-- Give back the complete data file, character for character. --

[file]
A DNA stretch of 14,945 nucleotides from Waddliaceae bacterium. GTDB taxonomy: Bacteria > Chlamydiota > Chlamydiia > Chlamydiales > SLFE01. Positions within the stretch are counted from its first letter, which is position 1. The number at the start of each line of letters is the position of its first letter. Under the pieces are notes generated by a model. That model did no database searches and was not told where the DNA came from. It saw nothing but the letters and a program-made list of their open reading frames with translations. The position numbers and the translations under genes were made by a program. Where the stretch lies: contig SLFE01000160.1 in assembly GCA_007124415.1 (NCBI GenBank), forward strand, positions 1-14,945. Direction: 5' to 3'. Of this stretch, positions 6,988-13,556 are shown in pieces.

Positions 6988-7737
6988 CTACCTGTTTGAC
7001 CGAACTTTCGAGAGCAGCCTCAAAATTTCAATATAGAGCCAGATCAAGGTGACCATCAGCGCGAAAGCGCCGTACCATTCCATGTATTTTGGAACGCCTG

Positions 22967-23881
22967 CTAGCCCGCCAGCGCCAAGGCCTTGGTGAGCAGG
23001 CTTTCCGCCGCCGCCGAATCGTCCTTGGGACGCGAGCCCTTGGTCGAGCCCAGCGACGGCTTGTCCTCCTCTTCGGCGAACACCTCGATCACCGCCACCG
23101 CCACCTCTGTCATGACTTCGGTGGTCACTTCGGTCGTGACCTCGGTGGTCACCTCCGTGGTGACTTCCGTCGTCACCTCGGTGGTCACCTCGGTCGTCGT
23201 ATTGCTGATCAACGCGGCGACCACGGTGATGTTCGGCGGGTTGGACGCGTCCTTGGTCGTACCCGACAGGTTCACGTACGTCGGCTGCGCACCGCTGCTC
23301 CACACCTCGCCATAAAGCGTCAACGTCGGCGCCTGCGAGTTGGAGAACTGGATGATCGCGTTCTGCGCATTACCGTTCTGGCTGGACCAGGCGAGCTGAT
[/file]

A DNA stretch of 14,945 nucleotides from Waddliaceae bacterium. GTDB taxonomy: Bacteria > Chlamydiota > Chlamydiia > Chlamydiales > SLFE01. Positions within the stretch are counted from its first letter, which is position 1. The number at the start of each line of letters is the position of its first letter. Under the pieces are notes generated by a model. That model did no database searches and was not told where the DNA came from. It saw nothing but the letters and a program-made list of their open reading frames with translations. The position numbers and the translations under genes were made by a program. Where the stretch lies: contig SLFE01000160.1 in assembly GCA_007124415.1 (NCBI GenBank), forward strand, positions 1-14,945. Direction: 5' to 3'. Of this stretch, positions 6,988-13,556 are shown in pieces.

Positions 6988-7737
6988 CTACCTGTTTGAC
7001 CGAACTTTCGAGAGCAGCCTCAAAATTTCAATATAGAGCCAGATCAAGGTGACCATCAGCGCGAAAGCGCCGTACCATTCCATGTATTTTGGAACGCCTG

Positions 22967-23881
22967 CTAGCCCGCCAGCGCCAAGGCCTTGGTGAGCAGG
23001 CTTTCCGCCGCCGCCGAATCGTCCTTGGGACGCGAGCCCTTGGTCGAGCCCAGCGACGGCTTGTCCTCCTCTTCGGCGAACACCTCGATCACCGCCACCG
23101 CCACCTCTGTCATGACTTCGGTGGTCACTTCGGTCGTGACCTCGGTGGTCACCTCCGTGGTGACTTCCGTCGTCACCTCGGTGGTCACCTCGGTCGTCGT
23201 ATTGCTGATCAACGCGGCGACCACGGTGATGTTCGGCGGGTTGGACGCGTCCTTGGTCGTACCCGACAGGTTCACGTACGTCGGCTGCGCACCGCTGCTC
23301 CACACCTCGCCATAAAGCGTCAACGTCGGCGCCTGCGAGTTGGAGAACTGGATGATCGCGTTCTGCGCATTACCGTTCTGGCTGGACCAGGCGAGCTGAT